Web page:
By SCOTT MCKIE B.P.
ONE FEATHER STAFF
American Indian students have the lowest high school graduation rate in the country, thirty points lower than Asian students, according to a recent report. Education Week and the Editorial Projects in Education (EPE) Research Center released the report that states American Indian students in 2010 had an overall graduation rate of 51.1 percent.
Cherokee High School is beating those odds. For that same period, the school reported a graduation rate of 77.78 percent. The following year (2011-12), that rate improved to 78.85 percent. The rate for 2012-13 has not been reported yet.
“I am so pleased as our graduation rate continues to improve,” said Cherokee School Board chairperson Lori Blankenship. “I truly believe our school system and our Tribe provide the necessary support and encouragement to stay in school. As a result, our students are more compelled to graduate from high school. For example, we have the minor fund requirements where, in order to access your per capita savings, you must complete high school or wait until the age of 21. I think for a lot of our students this is a huge factor in completing graduation.”
She continued, “This coming school year, our high school will be offering college courses from three different universities which is a tremendous opportunity for those students who will be furthering their education. Also, students are more aware of the vast opportunities available to them. The college tours that are offered by the Tribe’s Education Department and the support of groups like Talent Search are valuable resources for our students. I have actually heard from students that they wished the college tours would expand across the United States.”
Woodreen Caldwell, CHS principal, commented, “Improving the graduation rate is not an easy task. Commitment from parents, staff, and community members who are making an investment in academic excellence is paying off for Cherokee High School.”
And, improve the school’s graduation rate they have . Cherokee High School reported rates below the national average for American Indians just a few years ago including: 43.80 percent in 2008-09 and 49.59 percent in 2009-10.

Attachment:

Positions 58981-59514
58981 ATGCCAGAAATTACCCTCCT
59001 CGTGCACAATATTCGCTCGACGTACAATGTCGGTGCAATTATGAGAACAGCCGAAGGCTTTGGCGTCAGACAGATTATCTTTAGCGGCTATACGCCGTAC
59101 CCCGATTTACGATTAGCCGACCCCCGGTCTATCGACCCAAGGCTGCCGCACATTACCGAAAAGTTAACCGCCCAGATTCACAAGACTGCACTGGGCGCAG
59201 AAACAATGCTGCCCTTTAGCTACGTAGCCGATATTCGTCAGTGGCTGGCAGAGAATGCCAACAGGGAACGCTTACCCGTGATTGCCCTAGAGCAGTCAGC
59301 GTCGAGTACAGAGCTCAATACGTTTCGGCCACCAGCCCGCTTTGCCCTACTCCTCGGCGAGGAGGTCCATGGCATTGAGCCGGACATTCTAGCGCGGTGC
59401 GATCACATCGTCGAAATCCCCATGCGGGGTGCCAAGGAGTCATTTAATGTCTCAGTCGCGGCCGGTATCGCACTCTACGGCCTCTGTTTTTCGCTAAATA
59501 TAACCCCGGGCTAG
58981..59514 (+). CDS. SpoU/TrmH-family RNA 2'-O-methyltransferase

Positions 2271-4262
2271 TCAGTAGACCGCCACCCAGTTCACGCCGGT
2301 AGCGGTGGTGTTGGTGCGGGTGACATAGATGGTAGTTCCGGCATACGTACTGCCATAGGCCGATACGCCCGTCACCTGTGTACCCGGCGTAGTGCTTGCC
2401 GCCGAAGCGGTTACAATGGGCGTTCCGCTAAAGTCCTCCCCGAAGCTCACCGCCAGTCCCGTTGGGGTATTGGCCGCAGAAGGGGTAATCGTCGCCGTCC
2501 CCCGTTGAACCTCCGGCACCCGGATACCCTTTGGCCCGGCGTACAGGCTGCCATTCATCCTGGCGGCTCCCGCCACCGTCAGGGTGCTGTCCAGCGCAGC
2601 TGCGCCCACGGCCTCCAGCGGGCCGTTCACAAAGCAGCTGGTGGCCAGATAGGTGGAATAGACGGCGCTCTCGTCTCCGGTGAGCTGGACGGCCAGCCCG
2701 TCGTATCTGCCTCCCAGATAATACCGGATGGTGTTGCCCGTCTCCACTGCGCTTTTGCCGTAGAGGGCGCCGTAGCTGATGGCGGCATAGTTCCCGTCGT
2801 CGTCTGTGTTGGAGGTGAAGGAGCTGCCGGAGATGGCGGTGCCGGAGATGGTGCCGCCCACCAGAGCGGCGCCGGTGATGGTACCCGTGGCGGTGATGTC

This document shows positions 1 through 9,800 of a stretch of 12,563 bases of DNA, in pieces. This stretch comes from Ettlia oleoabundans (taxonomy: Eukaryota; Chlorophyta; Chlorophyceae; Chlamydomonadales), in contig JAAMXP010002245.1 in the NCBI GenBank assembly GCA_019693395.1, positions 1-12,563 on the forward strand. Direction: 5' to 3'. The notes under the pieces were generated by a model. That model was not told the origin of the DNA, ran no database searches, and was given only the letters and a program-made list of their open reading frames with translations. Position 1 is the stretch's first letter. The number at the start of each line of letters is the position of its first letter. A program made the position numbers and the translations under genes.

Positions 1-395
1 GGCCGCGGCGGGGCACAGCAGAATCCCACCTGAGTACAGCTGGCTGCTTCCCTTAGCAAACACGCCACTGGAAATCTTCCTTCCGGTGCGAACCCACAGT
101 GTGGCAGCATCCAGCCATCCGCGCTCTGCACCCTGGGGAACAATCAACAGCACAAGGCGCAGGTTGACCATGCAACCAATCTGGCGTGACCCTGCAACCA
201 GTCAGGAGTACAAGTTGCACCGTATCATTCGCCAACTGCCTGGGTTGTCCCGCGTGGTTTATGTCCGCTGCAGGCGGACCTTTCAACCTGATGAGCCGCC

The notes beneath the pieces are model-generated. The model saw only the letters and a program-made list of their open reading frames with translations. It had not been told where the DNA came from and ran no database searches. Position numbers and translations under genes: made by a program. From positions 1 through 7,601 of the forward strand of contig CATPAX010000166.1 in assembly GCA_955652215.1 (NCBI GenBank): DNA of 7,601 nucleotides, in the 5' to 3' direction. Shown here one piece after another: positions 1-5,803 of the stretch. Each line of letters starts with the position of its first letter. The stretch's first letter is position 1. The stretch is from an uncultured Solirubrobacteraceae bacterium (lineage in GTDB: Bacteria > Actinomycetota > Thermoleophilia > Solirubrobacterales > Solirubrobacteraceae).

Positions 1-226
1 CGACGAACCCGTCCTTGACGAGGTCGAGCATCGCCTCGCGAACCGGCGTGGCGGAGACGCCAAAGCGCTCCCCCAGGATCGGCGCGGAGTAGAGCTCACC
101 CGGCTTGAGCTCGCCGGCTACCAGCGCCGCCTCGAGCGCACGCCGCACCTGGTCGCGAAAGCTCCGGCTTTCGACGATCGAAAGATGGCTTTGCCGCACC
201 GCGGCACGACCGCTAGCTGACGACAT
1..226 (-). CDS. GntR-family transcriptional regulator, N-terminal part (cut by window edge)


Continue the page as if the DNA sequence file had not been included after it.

“Our stakeholders are ensuring accountability and striving for excellence,” said Caldwell. “Our job will not be complete until we reach the goal of 100 percent graduation rate established by our School Board.”
Blankenship added, “It is my opinion there are other things we can do to further increase our graduation rate such as improved communication between the school and the parents. Keeping parents informed is crucial to a student’s success. Also, increased involvement with those students who have been labeled at risk to make sure services are provided to those students and families. It is highly imperative that intervention strategies begin before the student enters high school in order to assure success. Even if students do not plan on continuing to college it will greatly impact the student’s future by attaining a high school diploma.”
According to the EPE report, Asian students topped the list at 81.1 percent followed by white students 79.6 percent, Latino 68.1 percent, and Black 61.7 percent.
“Ed Week’s report once again makes clear that our Native students are not getting the high-quality academic and cultural education they need to help themselves, their families, and their communities in the knowledge-based future,” said National Indian Education Association president Dr. Heather Shotton. “It will take both additional federal resources as well as hard work from Native educators, communities, and leaders to help our youth stay on the path to high school graduation and college completion.”
Overall, graduation rates in the country increased 7.9 percent from 2000 to 2010 and North Carolina was one of 10 states that posted a ten-digit increase during that time period (60.3 percent in 2000 to 71.7 in 2010).
Vermont posted the highest graduation of any state in 2010 at 85 percent, and New Mexico posted the lowest at 59.4 percent.
Christopher B. Swanson, EPE vice president, commented, “A decade ago, as concerns about the nation’s graduation rate were just starting to gain public attention, only two thirds of U.S. students were finishing high school with a diploma. Now, the graduation rate for America’s public schools stands just shy of 75 percent.”